1. Ron Oertel

          There is nothing in HCD’s statement which indicates that it considers peripheral development as a “necessary solution”.

          If anything, HCD’s statement indicates that unapproved peripheral proposals shouldn’t be counted-on to meet requirements. As such, it would likely reject any inclusion of an unapproved peripheral proposal (with the possible exception of an Affordable proposal or designation thereof which is exempt from Measure J requirements – as described and allowed under Measure J.)

          My fifth comment, today.

        2. David Greenwald

          ” By that I think it’s clear that the HCD considers what is likely to be developed as infill property in it’s allotment of housing and considers peripheral development as a necessary solution in some circumstances.”

          Complicated in Davis by a lack of infill opportunities on the one hand and Measure J on the other.

  6. Todd Edelman

    adequate sites

     

    We have tons of space not related to Measure J. No further killing of owls is necessary. Most are well-within the City’s periphery, quite a few close to UC Davis or Downtown/Davis Depot, most or all on existing bus lines, most not within the noisy proximity of I-80, some on new or near-future improved cycling infrastructure, and immediately proximate or even on top of electrical, water and sewer-works: Large- and medium-sized parking lots, mostly at shopping centers and a few churches.

    If desired, in some cases the parking can be preserved. This is certainly not a match for luxury homes or family houses, private garages and whatnot. But there can be condos or apartments of large and small size with all sorts of features in addition to the extreme proximity to services… and in some cases, services.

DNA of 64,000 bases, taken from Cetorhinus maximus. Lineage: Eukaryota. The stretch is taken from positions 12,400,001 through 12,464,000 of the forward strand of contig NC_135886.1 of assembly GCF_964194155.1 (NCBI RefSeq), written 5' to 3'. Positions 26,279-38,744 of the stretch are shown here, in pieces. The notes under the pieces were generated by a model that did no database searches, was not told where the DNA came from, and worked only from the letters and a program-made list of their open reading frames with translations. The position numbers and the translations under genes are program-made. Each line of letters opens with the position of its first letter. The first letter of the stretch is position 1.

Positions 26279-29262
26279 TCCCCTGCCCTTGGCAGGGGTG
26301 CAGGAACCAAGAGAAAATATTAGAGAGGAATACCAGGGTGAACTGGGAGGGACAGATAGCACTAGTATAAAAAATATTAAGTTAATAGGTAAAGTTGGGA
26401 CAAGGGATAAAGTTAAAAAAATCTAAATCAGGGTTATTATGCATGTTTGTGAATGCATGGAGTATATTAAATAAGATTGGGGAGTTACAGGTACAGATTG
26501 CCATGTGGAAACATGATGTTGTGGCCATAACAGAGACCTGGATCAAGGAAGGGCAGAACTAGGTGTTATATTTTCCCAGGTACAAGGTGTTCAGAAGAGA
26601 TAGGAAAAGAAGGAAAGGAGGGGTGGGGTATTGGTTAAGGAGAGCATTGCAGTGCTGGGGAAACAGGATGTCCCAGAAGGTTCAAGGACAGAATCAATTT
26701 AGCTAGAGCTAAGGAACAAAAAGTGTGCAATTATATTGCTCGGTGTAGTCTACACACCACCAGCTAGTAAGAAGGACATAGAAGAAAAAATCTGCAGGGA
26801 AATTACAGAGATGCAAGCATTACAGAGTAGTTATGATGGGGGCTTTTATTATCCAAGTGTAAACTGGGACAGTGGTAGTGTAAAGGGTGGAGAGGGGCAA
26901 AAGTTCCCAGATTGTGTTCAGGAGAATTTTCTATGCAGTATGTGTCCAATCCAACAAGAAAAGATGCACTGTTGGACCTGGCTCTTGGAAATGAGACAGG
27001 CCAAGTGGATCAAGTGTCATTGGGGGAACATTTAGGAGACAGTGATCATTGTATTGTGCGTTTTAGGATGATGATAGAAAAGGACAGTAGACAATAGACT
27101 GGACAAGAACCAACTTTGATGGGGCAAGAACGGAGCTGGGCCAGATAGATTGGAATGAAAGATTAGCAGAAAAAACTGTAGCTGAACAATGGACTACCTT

1. Todd Edelman

        Here are five of the largest sites, shopping centers:

        https://goo.gl/maps/gN8BVVnVJ1tPs6cd8
        https://goo.gl/maps/dvMFhN4dw6NKRefx6

        https://goo.gl/maps/bvMLMmapjbnhQvz89

        https://goo.gl/maps/PpRxiouhtB582qP5A

        https://goo.gl/maps/4BvF49eSbEDxiyfe8

        For reference, this is the recently-opened Identity Davis (Davis Live) https://goo.gl/maps/di2VwpYGn9otMVpv8

        There are some smaller sites, and also more greenfield sites with status I’m not sure, and larger sites like Davis Creek which are low density and might make sense to re-develop with at least the same number of lower income homes.

        So let’s say at least six sites which have a footprint similar to or smaller than Identity Davis, which houses over 400 people.

        If we’re really smart and want to house lots of people close to the University and/or Downtown we’ll build housing on the north side and something else on the south side of PG&E, and stop making excuses about why we can’t do it, and on top of 113 roughly between Hutchison and Covell – and win awards for it –  and not functionally but separately from the formal bits… force UC Davis to build nothing lower density than Identity Davis (with the same or less amount of parking. There’s still a huge amount of land used for parking on campus, so building out further west as they are doing is foolish).

        Then we also dig a trench for I-8o south of the City and Putah Creek, put in the highway, cover it with a tunnel emergency somewhere east of Mace, join it with 50 in West Sac with a continuous path to 80 east. No egress from Mace. Convert 80 in the city into a boulevard of some sort, add the passenger only rail system, build nice mixed use all over here, and I should be getting a fat check for sketching out this chapter of the new General Plan.